Probably the most important findings of the committee are: “There are no technical barriers to conversion of Mo-99 production from HEU targets to LEU targets.” [...] Production using LEU targets is technically feasible and in fact is being carried out by CNEA in Argentina and will be shortly by the Australian National Nuclear Science and Technology Organisation (ANSTO) using CNEA technology. The committee sees no technical barriers to scaling up production for large-scale production.” [...] “To the committee’s knowledge, none of the major producers are doing much actual development work on LEU targets and process [..]”. [...] Based on the information presented to it by producers, the committee did not see any evidence that such R&D was being carried out.” Last but not least: “The committee judges that conversion within existing facilities could be carried out in as little as little as a few months to two years.”
Alternative techniques without use of a reactor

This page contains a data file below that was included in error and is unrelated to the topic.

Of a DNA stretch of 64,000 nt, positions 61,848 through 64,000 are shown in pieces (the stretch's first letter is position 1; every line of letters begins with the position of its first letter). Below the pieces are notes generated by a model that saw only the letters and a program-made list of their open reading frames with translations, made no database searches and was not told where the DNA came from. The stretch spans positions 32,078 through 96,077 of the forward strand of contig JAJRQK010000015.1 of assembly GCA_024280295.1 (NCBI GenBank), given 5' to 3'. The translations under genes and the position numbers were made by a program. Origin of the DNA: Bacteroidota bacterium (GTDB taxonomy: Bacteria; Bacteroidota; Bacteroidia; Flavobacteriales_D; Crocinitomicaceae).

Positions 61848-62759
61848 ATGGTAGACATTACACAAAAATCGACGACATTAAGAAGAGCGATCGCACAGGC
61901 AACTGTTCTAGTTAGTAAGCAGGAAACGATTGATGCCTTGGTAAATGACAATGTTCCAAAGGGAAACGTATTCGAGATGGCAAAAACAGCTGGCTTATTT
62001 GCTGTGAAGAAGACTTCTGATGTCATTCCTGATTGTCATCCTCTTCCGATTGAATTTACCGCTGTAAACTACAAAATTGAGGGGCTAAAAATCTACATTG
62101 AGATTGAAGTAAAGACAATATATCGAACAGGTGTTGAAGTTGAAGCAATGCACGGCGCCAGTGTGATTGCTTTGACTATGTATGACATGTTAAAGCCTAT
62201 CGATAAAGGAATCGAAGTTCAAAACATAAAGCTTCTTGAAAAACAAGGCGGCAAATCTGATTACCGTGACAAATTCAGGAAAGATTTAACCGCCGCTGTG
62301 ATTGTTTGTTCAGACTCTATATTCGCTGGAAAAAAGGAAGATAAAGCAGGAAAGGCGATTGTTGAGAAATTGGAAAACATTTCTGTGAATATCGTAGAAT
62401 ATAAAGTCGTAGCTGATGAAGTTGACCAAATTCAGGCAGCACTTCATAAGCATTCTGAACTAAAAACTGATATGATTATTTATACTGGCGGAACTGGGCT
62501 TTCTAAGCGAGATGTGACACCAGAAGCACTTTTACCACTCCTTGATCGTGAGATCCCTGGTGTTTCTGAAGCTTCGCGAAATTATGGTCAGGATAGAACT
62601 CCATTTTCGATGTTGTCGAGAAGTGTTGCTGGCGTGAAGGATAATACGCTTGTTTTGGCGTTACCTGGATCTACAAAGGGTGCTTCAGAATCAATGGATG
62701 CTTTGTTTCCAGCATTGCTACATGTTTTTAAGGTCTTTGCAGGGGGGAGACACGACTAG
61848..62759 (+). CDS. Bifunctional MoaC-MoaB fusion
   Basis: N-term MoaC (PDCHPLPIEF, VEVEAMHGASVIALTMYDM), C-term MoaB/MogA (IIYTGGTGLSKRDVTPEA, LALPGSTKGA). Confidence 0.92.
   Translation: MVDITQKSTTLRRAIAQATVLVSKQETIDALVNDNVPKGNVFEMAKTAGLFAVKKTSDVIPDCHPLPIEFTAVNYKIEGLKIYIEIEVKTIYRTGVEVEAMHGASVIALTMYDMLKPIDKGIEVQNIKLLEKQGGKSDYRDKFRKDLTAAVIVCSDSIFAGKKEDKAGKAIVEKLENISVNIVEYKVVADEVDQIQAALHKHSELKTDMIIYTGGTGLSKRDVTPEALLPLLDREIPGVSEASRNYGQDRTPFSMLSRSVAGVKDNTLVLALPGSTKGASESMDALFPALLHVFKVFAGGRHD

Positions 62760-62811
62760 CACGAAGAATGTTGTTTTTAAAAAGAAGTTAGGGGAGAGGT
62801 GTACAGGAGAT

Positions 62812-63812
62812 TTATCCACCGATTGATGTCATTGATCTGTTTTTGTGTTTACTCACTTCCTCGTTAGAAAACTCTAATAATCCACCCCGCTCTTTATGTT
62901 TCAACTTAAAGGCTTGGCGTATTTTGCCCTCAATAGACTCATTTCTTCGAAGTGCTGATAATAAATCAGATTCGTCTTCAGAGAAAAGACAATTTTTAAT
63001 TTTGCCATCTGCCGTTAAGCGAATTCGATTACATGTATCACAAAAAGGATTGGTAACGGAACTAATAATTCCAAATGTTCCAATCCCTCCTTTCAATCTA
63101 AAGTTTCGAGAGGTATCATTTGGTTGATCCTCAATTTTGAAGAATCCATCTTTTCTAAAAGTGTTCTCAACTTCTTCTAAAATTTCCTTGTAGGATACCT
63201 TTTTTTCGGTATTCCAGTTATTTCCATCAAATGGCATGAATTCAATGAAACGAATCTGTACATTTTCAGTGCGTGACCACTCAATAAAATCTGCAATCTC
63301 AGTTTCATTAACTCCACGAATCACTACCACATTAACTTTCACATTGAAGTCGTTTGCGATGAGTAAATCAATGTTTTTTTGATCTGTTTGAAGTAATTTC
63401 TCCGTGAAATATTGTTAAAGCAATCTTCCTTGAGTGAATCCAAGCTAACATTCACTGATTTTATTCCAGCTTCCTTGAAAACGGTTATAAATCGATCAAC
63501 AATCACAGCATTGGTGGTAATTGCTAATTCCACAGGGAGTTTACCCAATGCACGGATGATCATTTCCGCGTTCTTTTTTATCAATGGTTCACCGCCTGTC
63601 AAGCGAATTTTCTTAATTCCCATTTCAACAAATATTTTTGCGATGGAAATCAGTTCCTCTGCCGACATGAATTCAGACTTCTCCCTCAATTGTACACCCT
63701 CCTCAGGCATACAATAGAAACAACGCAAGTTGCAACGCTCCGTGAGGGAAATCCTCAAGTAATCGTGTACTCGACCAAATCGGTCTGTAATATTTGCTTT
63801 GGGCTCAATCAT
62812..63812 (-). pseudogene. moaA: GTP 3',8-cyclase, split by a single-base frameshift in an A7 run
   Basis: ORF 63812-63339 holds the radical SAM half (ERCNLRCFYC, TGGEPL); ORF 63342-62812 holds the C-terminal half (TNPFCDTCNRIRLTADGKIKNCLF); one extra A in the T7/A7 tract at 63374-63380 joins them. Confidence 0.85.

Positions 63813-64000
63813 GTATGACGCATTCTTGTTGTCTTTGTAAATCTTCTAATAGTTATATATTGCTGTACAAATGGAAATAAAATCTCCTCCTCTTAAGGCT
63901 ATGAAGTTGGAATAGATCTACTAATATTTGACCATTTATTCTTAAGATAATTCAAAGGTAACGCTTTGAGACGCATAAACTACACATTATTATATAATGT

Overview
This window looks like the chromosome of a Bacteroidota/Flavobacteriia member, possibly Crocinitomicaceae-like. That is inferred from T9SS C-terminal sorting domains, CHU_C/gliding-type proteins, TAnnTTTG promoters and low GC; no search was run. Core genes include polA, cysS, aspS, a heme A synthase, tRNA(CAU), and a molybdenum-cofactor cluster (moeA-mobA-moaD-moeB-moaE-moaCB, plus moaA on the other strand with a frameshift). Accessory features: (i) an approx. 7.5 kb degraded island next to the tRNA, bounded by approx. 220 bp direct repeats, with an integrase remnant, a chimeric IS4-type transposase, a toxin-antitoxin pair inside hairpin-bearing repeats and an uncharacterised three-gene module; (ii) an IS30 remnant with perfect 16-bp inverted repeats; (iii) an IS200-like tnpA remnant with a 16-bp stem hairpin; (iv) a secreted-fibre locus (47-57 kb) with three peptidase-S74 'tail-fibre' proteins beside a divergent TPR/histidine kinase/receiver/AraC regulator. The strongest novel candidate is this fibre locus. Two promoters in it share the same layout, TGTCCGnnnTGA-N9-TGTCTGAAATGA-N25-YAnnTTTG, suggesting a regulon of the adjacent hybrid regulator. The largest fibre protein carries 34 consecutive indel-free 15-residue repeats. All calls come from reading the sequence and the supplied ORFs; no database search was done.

Though it has been a little step forward to use LEU instead of HEU, the committee didn’t seriously discuss the safest, cheapest and most reliable methods for the production of Mo-99. Recently a research scientist at Canada’s national particle and nuclear physics laboratory is calling on the federal government to look into ways of delivering radioactive medical isotopes without the need for nuclear reactors. According to Thomas Ruth the current system of delivering medical isotopes does not meet the demands of hospitals. Reactor closures at the isotope production facilities in Canada and the Netherlands led and leads to shortages in the worldwide supply of medical isotopes, drawing public attention to the fragile nature of the industry. “There are no near-term or even long-term solutions being implemented that could provide a reliable and adequate supply for Europe and North America,” he writes in Nature. He proposes two alternative methods the Canadian government should consider. The first method is the use of particle accelerator technology, in which an accelerator shoots photons at the relatively stable uranium-238 isotope. Scientists have concluded that such accelerators could be built. Ruth says that research has to verify those conclusions before such accelerators could become a reality. The second method is a move away from scans reliant on reactor-made isotopes and toward positron emission tomography (PET) scans. Though PET scans use isotopes with a shorter half-life than reactor-produced isotopes, these isotopes can be created in hospital-run cyclotrons. Because less than 15% of nuclear medicine installations in the US are equipped with PET scanners, Ruth expects that PET scanners and cyclotrons would have to come down in cost for this to be an attractive option. Both proposals were first made in a report produced after a task force met in Vancouver in the fall of 2008 to discuss time lines and costs. The construction of an accelerator would take three to four years and, depending on the technology used, would cost between C$50 and C$125 million to build. In a recent budget the Canadian government called for C$351 million in funding to Atomic Energy of Canada Ltd. for its operations, including the development of the Advanced Candu Reactor, while there was no mention of any budget toward alternative means of producing medical isotopes. Just two days before Ruth’s announcement the Chalk River facility was again in the news as opposition members of parliament grilled the government about two separate leaks at the AECL reactor. The Nuclear Safety Commission issued a statement saying that “at no time was the public or the environment at risk” and that no radioactive material leaked into the Ottawa River. But, recently AECL (Atomic Energy of Canada Ltd) announced plans to dump radioactive water in the Ottawa River. So, after assuring the Canadian House of Commons and the public that "no radioactivity has been leaked into the Ottawa River", the nuclear establishment is planning to dump the radioactive heavy water (containing radioactive tritium) into the Ottawa River deliberately.